Continuing our posts on the rural churches of Yucatán, we visit the pilgrimage church of Halachó located on the old camino real between Mérida and the city of Campeche.
Santiago Matamoros (St. James the Moorslayer) was the militant patron saint of Reconquest Spain. Pilgrims journeying to Santiago de Compostela, his shrine in northern Spain, wore the scallop shell on their tunics and broad-brimmed hats as a token of their devotion, and the emblem became universally associated with the
saint. Symbolizing victory over the infidel, he was also a favorite of the conquistadors in Mexico.
The mission at Halachó became a popular shrine to Santiago in whose honor the town still holds a large fair in mid-November. Halachó was famous for its colonial statue of the saint; John Lloyd Stephens, the noted American explorer, witnessed the festival on his 1842 journey, and vividly described the image:
High above the heads of the crowd, catching the eye on first entering the church, was the figure of Santiago, or Saint James, on horseback, holy in the eyes of all who saw it, and famed for its powers of working miracles... The forefeet of the horse were raised in the air, and the saint wore a black cocked hat with a broad gold band, a short mantle of scarlet velvet, green velvet trousers, with a wide gold stripe down the sides, and boots and spurs... Men, women and children were pressing forward, struggling with each other to kiss the foot of the saint.Sadly, this heroic image was destroyed during the Revolution. A lifesize modern replacement is now housed in the camarín behind the altar. Santiago has traded his cocked hat, boots and spurs for a Panama hat and stylish contemporary shoes; he rides upon a diminutive white horse which tramples underfoot the traditional figure of a vanquished Moor.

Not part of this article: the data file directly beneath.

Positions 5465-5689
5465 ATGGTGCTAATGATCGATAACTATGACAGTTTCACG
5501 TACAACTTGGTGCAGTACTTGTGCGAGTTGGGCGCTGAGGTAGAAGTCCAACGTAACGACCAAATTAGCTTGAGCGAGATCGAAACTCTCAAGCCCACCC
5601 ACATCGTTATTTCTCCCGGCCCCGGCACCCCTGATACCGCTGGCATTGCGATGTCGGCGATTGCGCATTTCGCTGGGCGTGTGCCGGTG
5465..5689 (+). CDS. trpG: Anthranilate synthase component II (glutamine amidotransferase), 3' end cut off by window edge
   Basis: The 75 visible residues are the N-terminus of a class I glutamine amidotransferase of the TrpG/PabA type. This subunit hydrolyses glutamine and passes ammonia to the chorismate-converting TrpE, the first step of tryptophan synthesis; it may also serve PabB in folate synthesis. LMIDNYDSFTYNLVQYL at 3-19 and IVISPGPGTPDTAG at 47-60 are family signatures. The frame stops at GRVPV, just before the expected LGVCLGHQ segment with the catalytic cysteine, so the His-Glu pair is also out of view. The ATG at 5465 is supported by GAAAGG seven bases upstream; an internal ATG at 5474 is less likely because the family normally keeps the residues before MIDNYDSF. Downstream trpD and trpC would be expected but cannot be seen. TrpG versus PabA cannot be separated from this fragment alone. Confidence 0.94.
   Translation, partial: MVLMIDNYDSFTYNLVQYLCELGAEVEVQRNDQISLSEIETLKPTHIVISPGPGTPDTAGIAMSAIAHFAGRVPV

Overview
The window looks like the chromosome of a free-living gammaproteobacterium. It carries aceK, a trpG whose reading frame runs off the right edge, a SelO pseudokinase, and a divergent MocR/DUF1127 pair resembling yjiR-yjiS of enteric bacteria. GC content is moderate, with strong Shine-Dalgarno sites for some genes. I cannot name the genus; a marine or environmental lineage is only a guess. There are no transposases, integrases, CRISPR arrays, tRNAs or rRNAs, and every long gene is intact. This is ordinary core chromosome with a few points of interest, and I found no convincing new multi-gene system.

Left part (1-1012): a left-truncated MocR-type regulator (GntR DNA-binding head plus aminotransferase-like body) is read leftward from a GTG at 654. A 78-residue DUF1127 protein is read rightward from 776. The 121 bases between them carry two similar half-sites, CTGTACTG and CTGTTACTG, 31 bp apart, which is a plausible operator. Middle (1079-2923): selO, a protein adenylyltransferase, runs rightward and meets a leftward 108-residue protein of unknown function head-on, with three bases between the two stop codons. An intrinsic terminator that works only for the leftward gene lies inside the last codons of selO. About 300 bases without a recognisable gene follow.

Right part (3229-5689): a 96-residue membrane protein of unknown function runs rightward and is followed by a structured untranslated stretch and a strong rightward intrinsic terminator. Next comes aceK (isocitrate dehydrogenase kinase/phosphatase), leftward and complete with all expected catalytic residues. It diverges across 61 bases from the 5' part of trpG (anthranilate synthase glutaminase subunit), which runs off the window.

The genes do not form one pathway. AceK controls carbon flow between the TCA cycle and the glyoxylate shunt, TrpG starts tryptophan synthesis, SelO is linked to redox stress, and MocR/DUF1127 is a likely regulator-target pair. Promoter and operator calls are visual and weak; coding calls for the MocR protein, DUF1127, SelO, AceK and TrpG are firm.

The scallop motif pervades the 18th-century basilican church, most conspicuously on the facade. An undulating porch framed by stylized shell arches appears to have been superimposed on an earlier doorway—perhaps judged too plain for an important pilgrimage church.
The delicate curving outline and cone-shaped merlons of the central pediment are echoed in the decorative buttresses, which extend beyond the broad aisles of the church to create an exceptionally wide facade. At one time the aisles may have been open and windowless, serving as secondary entrances to the church to accommodate the numerous pilgrims.
Diminutive bell towers like those at nearby Becal seem almost an afterthought. Inside the church, Doric colonnades separate the nave from the side aisles.